Contrast this with other, more common, types of recruiting tactics where all the components of the recruiting process are fragmented and divided amongst numerous team members — which can result in a long time-to-hire and a disorganized team structure. In these other approaches, each stage of the recruiting process is handled by a specialist, which is common in larger companies with the internal resources to make large teams viable.

Full life cycle recruitment is often considered an overseeing role in larger organizations and a jack-of-all-trades for smaller organizations. Smaller organizations typically hire a single full-cycle recruiter responsible for the entire process at a small scale. Additionally, the methods and approach of full life cycle recruitment provide benefits for larger enterprises as well.

The full life cycle recruiting approach does more than make recruiting viable for smaller teams. It also improves the overall candidate experience in the hiring process. This is achieved by creating a more personalized experience for the candidate. Candidates have a single point of contact for the process rather than being passed between different hiring team members.

Recruitment Process

As we’ve discussed, the full life cycle recruiting process divides the whole process into stages. Here are the steps in the recruitment and selection process:

  1. Preparing - An easy mistake to make is to think that hiring starts with sourcing candidates. After all, how can recruitment even begin without applicants? However, it is essential to prepare for the hiring process before undertaking the endeavor.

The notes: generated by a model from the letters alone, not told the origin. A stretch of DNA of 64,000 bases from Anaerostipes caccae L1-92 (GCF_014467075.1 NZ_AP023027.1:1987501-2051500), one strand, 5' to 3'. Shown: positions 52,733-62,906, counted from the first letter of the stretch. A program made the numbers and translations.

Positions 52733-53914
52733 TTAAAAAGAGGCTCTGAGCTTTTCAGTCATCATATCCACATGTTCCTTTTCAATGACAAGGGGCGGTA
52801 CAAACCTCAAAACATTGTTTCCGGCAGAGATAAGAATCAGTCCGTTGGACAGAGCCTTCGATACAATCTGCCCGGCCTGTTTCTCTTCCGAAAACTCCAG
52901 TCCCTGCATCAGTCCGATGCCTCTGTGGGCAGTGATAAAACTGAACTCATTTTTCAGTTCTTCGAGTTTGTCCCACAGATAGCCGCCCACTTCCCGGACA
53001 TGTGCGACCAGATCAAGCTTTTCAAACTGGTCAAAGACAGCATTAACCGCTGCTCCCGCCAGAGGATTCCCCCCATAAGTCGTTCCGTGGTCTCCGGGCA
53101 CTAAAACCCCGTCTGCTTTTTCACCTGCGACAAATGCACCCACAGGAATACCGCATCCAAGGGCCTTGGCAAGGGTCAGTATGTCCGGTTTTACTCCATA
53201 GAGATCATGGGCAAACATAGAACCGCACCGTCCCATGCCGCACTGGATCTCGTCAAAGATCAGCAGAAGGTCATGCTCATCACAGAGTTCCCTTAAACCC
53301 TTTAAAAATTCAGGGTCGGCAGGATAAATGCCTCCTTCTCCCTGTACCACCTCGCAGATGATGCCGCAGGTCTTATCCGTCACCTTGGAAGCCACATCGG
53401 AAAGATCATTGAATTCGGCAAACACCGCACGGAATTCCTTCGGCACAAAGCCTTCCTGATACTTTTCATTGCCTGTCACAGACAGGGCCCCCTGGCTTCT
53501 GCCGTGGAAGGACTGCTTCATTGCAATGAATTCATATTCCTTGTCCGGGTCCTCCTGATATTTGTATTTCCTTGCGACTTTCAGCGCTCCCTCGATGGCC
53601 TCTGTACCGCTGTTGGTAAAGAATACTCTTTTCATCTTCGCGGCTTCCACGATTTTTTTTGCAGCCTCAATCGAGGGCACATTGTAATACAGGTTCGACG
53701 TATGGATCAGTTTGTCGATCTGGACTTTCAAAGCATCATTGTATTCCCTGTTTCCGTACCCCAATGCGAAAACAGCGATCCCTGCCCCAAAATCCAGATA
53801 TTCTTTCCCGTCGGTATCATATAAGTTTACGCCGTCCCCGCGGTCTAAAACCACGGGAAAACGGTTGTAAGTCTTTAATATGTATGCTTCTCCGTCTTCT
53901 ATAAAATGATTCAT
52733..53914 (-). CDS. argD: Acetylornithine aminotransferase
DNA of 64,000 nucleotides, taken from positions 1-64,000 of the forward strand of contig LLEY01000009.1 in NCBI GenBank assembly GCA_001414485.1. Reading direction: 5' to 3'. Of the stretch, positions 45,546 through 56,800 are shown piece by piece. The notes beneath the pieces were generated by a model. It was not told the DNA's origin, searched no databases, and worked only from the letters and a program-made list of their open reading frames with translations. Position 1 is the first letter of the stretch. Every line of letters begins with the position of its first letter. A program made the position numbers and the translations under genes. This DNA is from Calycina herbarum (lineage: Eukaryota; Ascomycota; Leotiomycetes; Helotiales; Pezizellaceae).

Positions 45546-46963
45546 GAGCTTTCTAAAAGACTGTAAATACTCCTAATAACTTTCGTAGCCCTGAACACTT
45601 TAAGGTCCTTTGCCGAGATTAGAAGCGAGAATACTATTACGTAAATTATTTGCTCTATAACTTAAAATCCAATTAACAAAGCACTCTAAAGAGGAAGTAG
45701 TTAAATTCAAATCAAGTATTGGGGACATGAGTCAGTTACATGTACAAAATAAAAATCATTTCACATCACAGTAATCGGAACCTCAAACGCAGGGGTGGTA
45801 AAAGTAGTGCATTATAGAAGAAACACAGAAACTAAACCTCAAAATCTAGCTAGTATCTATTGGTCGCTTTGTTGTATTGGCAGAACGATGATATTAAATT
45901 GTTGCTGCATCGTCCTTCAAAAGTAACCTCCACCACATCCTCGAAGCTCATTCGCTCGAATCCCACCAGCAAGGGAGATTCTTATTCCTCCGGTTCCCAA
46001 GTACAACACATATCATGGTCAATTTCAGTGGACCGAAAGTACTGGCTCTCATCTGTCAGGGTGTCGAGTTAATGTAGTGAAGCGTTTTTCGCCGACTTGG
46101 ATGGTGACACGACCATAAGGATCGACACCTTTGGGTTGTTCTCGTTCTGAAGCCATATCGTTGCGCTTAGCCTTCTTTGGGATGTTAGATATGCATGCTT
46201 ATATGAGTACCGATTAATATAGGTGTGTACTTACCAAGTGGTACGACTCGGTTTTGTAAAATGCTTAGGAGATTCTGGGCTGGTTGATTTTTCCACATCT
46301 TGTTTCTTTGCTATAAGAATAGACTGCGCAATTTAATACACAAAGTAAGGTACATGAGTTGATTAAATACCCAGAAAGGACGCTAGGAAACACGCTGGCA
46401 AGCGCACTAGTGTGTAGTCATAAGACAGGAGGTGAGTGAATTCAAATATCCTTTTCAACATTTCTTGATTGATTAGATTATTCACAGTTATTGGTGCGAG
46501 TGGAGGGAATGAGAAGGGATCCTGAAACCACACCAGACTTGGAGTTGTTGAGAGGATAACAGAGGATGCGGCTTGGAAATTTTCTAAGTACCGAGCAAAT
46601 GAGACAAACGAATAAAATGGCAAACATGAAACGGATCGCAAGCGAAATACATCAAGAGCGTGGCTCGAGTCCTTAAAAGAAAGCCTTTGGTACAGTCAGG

During the preparation stage, you will identify what you are looking for in your ideal candidate. Determine what is necessary for the position and how it affects the company. This information will allow you to create a job description from here to appeal to the right talent to fill this position.
  1. Sourcing - With an effective job description designed, recruiters can finally begin sourcing candidates. There are numerous ways to approach this, such as job boards, in-house recruiting, and employee referrals. Many modern recruiters have even turned to social media to reach out to candidates.  
  1. Screening - Screening is the first step of the longest part of the journey which is the recruitment process - the interviews. According to Yello, the average recruiter spends two-thirds of their time in this stage of the hiring process. However, passing the right candidates to the next stage of the hiring cycle is essential.

Screening traditionally includes a brief live phone interview. However, with potentially hundreds of candidates that each take upwards of two hours to schedule a meeting with, it is little wonder that the hiring process can take more than a month.